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Horizontal and Vertical – the Dimensions of Occupational Segregation by Gender in Canada

Gale Moore

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The CRIAW Papers comprises a continuing series of publications: original research papers advancing the knowledge and understanding of women’s experience.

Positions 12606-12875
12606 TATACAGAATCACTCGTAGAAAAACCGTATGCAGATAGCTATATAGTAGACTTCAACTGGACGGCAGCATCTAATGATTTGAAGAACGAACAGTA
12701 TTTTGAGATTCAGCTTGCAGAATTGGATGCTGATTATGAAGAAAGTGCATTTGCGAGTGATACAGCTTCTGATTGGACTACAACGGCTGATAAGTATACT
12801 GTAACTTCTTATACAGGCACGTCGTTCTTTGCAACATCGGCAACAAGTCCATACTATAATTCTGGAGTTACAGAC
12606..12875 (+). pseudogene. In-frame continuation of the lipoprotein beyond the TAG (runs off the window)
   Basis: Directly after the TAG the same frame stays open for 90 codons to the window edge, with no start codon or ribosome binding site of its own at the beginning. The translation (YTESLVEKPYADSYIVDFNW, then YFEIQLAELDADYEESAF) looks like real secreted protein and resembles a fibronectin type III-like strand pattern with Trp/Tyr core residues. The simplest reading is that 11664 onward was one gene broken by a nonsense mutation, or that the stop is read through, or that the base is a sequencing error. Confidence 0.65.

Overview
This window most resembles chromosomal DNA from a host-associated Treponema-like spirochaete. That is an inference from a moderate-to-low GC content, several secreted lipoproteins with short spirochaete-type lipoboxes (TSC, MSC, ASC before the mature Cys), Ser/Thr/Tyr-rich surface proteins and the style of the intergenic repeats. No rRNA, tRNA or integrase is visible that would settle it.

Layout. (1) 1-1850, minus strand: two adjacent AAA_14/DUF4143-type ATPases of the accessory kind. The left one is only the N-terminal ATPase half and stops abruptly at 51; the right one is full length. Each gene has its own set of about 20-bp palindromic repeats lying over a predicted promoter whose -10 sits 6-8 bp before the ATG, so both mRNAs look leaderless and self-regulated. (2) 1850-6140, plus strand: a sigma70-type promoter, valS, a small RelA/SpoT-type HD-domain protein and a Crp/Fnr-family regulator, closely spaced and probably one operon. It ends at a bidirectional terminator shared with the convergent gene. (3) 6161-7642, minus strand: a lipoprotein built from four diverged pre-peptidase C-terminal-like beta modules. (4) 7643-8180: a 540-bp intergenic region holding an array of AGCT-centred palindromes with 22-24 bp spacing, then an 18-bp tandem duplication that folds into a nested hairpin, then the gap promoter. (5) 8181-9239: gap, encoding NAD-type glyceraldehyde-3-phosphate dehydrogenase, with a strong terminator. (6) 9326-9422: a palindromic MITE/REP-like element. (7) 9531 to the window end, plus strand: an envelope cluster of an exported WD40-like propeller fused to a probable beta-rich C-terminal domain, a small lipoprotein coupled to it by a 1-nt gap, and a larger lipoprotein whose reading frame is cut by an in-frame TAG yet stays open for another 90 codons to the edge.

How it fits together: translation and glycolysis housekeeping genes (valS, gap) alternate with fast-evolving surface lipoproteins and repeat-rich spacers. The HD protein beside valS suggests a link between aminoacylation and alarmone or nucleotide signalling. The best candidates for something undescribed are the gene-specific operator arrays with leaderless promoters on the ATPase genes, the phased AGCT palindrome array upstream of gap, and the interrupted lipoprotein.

Occupational segregation is a fact of life for Canadian women in the labour force in 1981, a fact that has been part of the collective experience of Canadian women as far back as we can analyse. Similar patterns of occupational segregation by gender have been observed in Great Britain and the United States. This pattern of female employment, however, cannot be assumed to be characteristic of all nations, nor even of all industrialized or industrializing nations. While a degree of occupational segregation by gender is observed in most nations, there is considerable cross-cultural variation in the pattern.

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